Am I lamenting with these posts about how this is all unfair? No, not in the least, this was all of my own doing, and it has taught me a great deal about what is valuable in life, and how a lot of times, bad things happen for a reason.
Nortel screwed over their employees who had Long Term Disabilities, because Nortel was self-insuring. No one came to their rescue either, their long term disability insurance did not help. Other companies self-insure, so you need to be careful with your LTD insurance
I have written before about the plight of the folks who were in the Nortel Disability plan (and are now in a bad predicament), but they lost one of their most active advocates in Peter Burns over the weekend. Peter attempted to put a face to the folks effected by the Nortel Disability debacle (because Nortel was self-insured, the disability insurance pay outs became simply another group of creditors).
My connection to this story is that I used this insurance, assuming I was protecting my family, when I worked at Nortel. I was lucky that I never had to test the insurance’s usefulness. I am aware of former co-workers who are now in a much worse financial place because of the January deadline which cut off these folks from the benefits they thought they were purchasing.
Given there are a lot of folks who do worry about the future and attempt to protect their families with disability insurance, they need to find out how this disability insurance actually works. If it is with your employer and they self-insure, you can easily end up in the same predicament as the former Nortel employees.
The insurance looked like it was being run by SUN Life, but in fact they were simply administrators, and it was Nortel who was paying the bills (which was cheaper for Nortel at the time), but now with Nortel being a bankrupt husk of itself, now things are very different. The disability payments got thrown in with the hundreds of millions owed to vendors, customers and partners, and thus were not going to get paid much at all. As of January the pay outs have stopped and now these folks are living on whatever disability income they can get from the Government.
A good example of doing the right thing and still ending up in a bad place. It is important to understand who underwrites your disability insurance. If it is your firm, this is a big issue.
A classic rant from 2011. Always ask why the crowd is going in a direction, before following. Following the crowd financially can be an expensive mistake.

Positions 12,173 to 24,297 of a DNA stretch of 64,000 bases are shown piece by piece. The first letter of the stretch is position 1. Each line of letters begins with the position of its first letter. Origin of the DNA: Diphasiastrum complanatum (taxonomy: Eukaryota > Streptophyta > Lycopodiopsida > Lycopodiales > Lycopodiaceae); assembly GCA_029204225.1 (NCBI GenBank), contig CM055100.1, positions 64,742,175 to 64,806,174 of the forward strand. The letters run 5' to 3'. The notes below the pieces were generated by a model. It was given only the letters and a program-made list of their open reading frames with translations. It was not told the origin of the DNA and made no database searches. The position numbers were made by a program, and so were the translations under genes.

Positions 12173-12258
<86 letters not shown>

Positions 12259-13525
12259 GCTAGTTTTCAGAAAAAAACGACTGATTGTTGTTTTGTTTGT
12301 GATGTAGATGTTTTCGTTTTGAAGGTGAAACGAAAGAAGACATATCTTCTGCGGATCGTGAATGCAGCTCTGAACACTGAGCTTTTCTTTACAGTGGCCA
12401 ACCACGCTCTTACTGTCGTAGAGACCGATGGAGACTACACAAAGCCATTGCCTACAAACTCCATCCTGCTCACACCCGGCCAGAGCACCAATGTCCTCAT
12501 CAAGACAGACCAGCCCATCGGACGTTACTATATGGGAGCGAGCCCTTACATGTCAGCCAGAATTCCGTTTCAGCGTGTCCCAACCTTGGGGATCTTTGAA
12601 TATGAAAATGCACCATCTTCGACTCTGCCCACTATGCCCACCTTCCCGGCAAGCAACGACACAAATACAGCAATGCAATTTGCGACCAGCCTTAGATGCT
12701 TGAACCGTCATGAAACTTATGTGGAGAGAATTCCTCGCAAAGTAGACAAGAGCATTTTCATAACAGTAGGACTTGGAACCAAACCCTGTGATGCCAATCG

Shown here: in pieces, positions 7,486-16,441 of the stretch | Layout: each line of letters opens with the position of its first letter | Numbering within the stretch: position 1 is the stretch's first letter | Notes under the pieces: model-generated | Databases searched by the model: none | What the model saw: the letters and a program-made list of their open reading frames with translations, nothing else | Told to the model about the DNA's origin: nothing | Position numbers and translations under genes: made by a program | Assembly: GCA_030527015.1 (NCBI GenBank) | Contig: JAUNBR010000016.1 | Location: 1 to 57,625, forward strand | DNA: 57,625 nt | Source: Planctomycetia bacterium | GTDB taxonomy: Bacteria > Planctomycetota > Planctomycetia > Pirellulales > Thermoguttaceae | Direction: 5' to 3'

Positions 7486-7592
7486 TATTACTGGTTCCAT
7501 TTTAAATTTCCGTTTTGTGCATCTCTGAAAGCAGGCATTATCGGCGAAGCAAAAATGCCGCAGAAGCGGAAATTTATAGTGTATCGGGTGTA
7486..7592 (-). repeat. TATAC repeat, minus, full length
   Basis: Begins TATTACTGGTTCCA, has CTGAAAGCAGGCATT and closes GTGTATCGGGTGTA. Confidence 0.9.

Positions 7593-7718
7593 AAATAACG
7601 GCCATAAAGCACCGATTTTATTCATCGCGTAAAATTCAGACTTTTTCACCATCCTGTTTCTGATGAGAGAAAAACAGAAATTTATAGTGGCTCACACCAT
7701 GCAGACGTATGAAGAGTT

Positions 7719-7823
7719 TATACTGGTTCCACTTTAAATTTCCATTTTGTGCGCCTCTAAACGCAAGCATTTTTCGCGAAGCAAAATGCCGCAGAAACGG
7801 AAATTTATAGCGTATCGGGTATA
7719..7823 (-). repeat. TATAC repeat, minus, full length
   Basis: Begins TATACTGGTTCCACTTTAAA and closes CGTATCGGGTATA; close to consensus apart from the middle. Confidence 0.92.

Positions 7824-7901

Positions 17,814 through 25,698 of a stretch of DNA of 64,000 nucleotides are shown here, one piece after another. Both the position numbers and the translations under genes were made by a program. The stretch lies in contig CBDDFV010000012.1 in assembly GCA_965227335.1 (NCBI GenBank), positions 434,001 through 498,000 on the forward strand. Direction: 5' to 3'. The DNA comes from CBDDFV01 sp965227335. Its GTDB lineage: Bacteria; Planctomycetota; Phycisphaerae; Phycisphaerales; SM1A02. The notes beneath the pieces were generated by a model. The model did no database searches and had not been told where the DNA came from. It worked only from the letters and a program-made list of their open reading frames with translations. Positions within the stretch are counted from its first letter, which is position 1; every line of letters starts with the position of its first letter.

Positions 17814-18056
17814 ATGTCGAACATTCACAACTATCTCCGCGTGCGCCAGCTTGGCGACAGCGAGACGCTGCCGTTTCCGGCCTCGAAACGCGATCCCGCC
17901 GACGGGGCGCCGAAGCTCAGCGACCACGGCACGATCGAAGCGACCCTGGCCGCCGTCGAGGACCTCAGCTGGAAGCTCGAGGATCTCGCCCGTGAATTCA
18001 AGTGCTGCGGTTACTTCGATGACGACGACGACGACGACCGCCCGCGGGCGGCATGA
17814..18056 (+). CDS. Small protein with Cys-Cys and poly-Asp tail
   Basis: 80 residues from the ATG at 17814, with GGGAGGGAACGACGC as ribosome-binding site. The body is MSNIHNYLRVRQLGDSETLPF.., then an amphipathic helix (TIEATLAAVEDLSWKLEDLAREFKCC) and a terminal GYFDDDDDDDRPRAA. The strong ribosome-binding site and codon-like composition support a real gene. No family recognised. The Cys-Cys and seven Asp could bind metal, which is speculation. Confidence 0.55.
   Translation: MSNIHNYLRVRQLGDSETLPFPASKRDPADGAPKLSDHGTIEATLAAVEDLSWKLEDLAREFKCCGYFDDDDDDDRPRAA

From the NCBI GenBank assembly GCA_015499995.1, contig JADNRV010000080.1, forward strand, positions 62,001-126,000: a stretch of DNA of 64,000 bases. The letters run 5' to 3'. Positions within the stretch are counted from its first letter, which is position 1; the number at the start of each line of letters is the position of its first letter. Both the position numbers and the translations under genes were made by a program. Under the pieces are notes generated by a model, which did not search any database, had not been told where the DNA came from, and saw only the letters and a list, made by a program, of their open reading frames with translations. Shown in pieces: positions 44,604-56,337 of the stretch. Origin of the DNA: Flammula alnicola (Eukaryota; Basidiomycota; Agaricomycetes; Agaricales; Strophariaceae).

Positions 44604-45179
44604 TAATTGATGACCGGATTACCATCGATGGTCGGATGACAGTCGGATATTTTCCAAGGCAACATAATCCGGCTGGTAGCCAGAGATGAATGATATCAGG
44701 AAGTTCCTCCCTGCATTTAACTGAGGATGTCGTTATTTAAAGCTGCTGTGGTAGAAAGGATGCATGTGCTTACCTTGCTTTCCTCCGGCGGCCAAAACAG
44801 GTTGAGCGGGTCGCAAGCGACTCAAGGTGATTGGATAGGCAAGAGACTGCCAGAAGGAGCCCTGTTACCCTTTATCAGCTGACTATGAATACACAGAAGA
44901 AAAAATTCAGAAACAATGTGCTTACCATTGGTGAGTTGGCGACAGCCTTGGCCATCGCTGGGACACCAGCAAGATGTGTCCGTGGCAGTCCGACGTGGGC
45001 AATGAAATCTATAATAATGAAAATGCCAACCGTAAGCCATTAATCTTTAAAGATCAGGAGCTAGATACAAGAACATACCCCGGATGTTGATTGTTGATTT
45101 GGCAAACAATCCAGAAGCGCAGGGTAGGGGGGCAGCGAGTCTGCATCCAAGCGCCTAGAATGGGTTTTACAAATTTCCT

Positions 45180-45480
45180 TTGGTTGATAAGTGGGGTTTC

Safety is Relative
So you think following the crowd is safe, because you are with others?
Ask a lemming if following the crowd is a good idea.Better still ask a cow in line at the slaughterhouse. Everyone else is going in this direction, it isn’t safe?
As you can tell I have been on a Risk management course. I am now full of pithy comments about risk and such. Just because everyone else is doing something, you must at least ask yourself if this is the right thing for you.This istrue when it comes to your money.
Many folks who were badly singed in 2008 with stocks are looking for safer places to put their money. They think Putting Money in Bonds is Safe (or at least in Bond Mutual Funds, or Bond Indexes). Normally bonds are safe(r), but there is a perfect storm right now that makes this less safe.
Everyone in the day thought Nortel was rock solid and safe. One misguided financial media maven Garth Turner was still sending misguided investors back into the killing fields of Nortel even as the stock imploded. I remember people saying, “If Nortel goes down, Canada is going to be in a bad way“, or “The Government won’t let that happen“. It did happen, the majority of the herd were wrong again here too.
The experts are saying commodities and Gold are a safe place to hide against wars and all the calamities of today. I don’t understand these markets enough to feel safe in them, so I am staying out of them. Living in Canada I am effectively already feeling the benefits of commodities and gasoline. The Canadian economy was continuing to grow thanks to Oil and Commodities, maybe I should hedge some other ways to take this into consideration?
For a non-financial example look at the proliferation of tattoos in younger folks, is this the right decision? I have no idea, but my “not following the crowd” comment to my kids is, get into Dermatology, because in 20 years all those butterflies are going to be condors, and their owners are going to want to have them removed (oh and all those folks getting multiples piercings are going to want them filled in too).
The Herd is Right Sometimes